10 Deadly Sins of Marketing and how to Avoid them

by Maximilian Claessens
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There are many things that can go wrong in marketing. You should be aware of the deadly sins of marketing to avoid them. If they happen, however, it is not all over. Let’s take a look at what can happen and what you can do to fix it.

The 10 Deadly Sins of Marketing

In the following, we will take a look at the 10 deadly sins of marketing that indicate that the marketing program you are running is in trouble. Along every deadly sin, we will consider how to recognize them, and of course how to approach potential solutions.

Deadly Sin 1: The company is mal-focused: it is not sufficiently market focused and customer driven.

Signs: There are signs of poor identification of market segments, inappropriate prioritization of market segments, lack of market segment managers, employees who think it is the job of marketing and sales to deal with customers, and no incentives to treat customers well.

Solutions: The firm should use advanced market segmentation techniques, prioritize relevant segments, specialize the sales force, develop a clear system of company values, and foster more customer-focused thinking in employees. Also, it should make it as easy as possible for customers to reach the company and respond quickly to any inquiry.

Deadly Sin 2: The company does not understand its target customers.

Signs: The firm does not really know who the target customer is. The latest study of customers is a few years old. Customers are not buying the product like they once did, and competitors’ products are selling better. There are many customer returns and complaints.

Solutions: The firm should conduct more sophisticated and more frequent consumer research, use advanced analytical techniques, establish customer panels, use professional customer relationship software, and do data mining. Big data analysis should be used.

Deadly Sin 3: The company does not monitor its competitors.

Signs: Nobody actually knows who the true competitors are. The firm focuses on near competitors, misses distant competitors and disruptive technologies, and lacks a professional system for gathering and managing competitive intelligence.

Solutions: The company should establish a dedicated department for competitive intelligence, hire competitors’ people, monitor technological advancements that might affect the company, and prepare offerings like those of competitors.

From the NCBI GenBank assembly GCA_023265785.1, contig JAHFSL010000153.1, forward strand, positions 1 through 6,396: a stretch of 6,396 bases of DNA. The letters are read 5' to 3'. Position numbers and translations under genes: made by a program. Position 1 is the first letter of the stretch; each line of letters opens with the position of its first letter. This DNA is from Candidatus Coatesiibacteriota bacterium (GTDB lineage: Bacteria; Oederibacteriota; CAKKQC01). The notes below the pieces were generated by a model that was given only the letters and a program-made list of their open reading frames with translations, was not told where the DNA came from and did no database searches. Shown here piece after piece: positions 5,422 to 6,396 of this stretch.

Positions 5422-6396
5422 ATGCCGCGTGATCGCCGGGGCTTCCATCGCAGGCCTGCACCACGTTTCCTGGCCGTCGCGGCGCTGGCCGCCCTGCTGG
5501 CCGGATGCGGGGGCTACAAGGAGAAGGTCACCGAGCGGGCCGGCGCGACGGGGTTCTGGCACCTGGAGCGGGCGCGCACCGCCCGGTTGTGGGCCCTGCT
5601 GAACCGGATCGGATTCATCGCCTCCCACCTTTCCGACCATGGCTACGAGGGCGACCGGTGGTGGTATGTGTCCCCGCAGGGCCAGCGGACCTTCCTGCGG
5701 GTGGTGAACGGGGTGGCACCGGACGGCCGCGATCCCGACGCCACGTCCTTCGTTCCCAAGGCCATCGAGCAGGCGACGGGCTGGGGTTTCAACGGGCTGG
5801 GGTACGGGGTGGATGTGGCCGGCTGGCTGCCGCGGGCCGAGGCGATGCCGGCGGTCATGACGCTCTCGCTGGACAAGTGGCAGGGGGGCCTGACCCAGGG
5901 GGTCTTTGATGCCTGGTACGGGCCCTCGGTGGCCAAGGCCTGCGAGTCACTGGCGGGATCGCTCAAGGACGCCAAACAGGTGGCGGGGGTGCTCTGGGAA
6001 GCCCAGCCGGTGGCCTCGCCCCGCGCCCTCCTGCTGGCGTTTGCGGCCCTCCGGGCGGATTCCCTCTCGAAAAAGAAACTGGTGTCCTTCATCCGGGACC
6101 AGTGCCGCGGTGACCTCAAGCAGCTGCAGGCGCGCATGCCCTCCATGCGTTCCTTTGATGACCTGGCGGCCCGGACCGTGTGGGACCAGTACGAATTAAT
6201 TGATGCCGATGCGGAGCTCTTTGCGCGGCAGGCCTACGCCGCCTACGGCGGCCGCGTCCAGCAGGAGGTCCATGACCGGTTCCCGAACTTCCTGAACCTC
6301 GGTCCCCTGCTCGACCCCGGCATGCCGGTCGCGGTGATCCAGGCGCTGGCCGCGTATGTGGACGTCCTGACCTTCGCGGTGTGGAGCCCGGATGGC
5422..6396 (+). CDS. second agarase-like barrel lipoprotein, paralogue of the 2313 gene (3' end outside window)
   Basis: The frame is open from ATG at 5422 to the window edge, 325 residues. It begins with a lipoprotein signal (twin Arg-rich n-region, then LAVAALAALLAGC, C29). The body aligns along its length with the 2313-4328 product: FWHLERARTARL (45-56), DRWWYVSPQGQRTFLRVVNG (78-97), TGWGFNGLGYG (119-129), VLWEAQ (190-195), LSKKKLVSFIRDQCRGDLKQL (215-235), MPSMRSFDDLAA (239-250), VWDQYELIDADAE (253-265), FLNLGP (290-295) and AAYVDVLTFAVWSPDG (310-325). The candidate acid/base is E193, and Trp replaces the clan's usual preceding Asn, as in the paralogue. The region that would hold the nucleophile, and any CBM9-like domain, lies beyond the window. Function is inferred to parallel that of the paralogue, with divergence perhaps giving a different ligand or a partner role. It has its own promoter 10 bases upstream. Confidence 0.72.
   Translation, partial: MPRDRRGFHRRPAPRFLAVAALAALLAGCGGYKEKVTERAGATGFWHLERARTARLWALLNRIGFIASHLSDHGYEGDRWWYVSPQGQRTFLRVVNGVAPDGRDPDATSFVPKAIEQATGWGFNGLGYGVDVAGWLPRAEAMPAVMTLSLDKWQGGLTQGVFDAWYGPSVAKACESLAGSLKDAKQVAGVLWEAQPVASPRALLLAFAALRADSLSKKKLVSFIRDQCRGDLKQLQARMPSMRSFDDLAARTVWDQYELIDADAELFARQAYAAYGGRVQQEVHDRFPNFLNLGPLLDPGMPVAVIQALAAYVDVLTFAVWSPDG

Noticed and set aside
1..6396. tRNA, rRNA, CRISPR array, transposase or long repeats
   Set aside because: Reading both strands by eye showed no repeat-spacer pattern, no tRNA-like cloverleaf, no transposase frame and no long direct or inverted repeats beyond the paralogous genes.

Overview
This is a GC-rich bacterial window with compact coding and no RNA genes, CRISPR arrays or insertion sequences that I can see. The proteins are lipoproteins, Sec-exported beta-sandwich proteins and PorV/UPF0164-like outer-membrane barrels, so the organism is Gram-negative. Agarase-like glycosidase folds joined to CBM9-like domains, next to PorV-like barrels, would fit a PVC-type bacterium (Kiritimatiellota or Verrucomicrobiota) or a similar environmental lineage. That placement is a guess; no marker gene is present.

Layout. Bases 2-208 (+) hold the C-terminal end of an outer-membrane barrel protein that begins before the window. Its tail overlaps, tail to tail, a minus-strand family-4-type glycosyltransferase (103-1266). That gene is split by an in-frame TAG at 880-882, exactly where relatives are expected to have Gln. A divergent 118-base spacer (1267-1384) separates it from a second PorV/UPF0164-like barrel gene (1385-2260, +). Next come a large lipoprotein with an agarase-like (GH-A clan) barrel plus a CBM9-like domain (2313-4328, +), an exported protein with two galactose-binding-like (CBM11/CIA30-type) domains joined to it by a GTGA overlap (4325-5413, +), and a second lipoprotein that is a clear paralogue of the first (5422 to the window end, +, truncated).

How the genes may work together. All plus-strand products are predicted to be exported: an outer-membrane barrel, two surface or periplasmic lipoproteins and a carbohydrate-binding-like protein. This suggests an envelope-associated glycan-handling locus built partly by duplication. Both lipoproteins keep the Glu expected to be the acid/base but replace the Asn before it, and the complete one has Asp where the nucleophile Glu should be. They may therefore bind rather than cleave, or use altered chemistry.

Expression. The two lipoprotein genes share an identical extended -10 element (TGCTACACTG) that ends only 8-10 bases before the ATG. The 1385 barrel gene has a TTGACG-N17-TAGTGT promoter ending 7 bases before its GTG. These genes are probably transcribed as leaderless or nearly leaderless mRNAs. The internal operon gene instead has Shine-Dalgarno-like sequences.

Deadly Sin 4: The company does not properly manage stakeholder relationships.

Signs: Employees, dealers, investors and other stakeholders are not happy; and good suppliers do not approach the firm.

Solutions: The company should move from zero-sum thinking to positive-sum thinking; and do better in managing employees, supplier relations, distributors, dealers, and investors.

Deadly Sin 5: The company is poor at finding new opportunities.

Signs: The firm’s success relies on a product that was developed long ago and there is little innovation. It has not identified any exciting new opportunities for years, and any or most new ideas it has launched have failed.

Solutions: The firm should set up a system for stimulating the flow of new ideas, for instance by inviting employees to participate in idea generation.

Deadly Sin 6: The company’s marketing planning process is inefficient.

Signs: The marketing plan does not have the right components. The firm is not able to estimate the financial implications of strategies, and there is no contingency planning.

Solutions: The company should establish a standard format including a situational analysis, SWOT, objectives, strategies, budgets, and controls. In addition, it may help to run an annual marketing awards program with prizes for best plans and performance.

Deadly Sin 7: Product and service policies are not specific enough.

Signs: There are too many products and some of them are not profitable, and the company is poor at cross-selling products and services.

Solutions: The firm should establish a system to track weak products and drop them. It should introduce an offer and prices at different levels; and improve processes for cross-selling.

Deadly Sin 8: Brand-building and communications skills are weak.

Signs: The company is rather unknown to the target market. The brand is not perceived as distinctive. The company allocates budgets to the same marketing tools it has been using for year, and there is little evaluation of the ROI impact of these tools.

Solutions: The firm needs to improve brand-building strategies and the measurement of results, then shift money into the most effective marketing instruments. Marketers should be required to estimate the ROI impact in advance of implementing marketing tactics.

Deadly Sin 9: The company is not organized for effective and efficient marketing.

Signs: Marketing staff is not familiar with up-to-date marketing strategies (e.g. social media marketing), and there is insufficient communication between marketing, sales and other departments.

Solutions: The firm should appoint a strong leader and build new skills in the marketing department. In addition, it is necessary to improve relationships between marketing and other departments.

Deadly Sin 10: The company is not using technology right.

Signs: There is little use of the internet, an outdated sales system, no decision-support models, and no marketing dashboards.

Solutions: The firm needs to use the internet more, improve the sales system, and try to automate routine decisions. In addition, it should develop a formal marketing decision process and implement marketing dashboards.

As you can see, the presence of one or more of these deadly sins of marketing does not mean that it is all over. However, early detection is key to implement powerful solutions and avoid the sins in the future.

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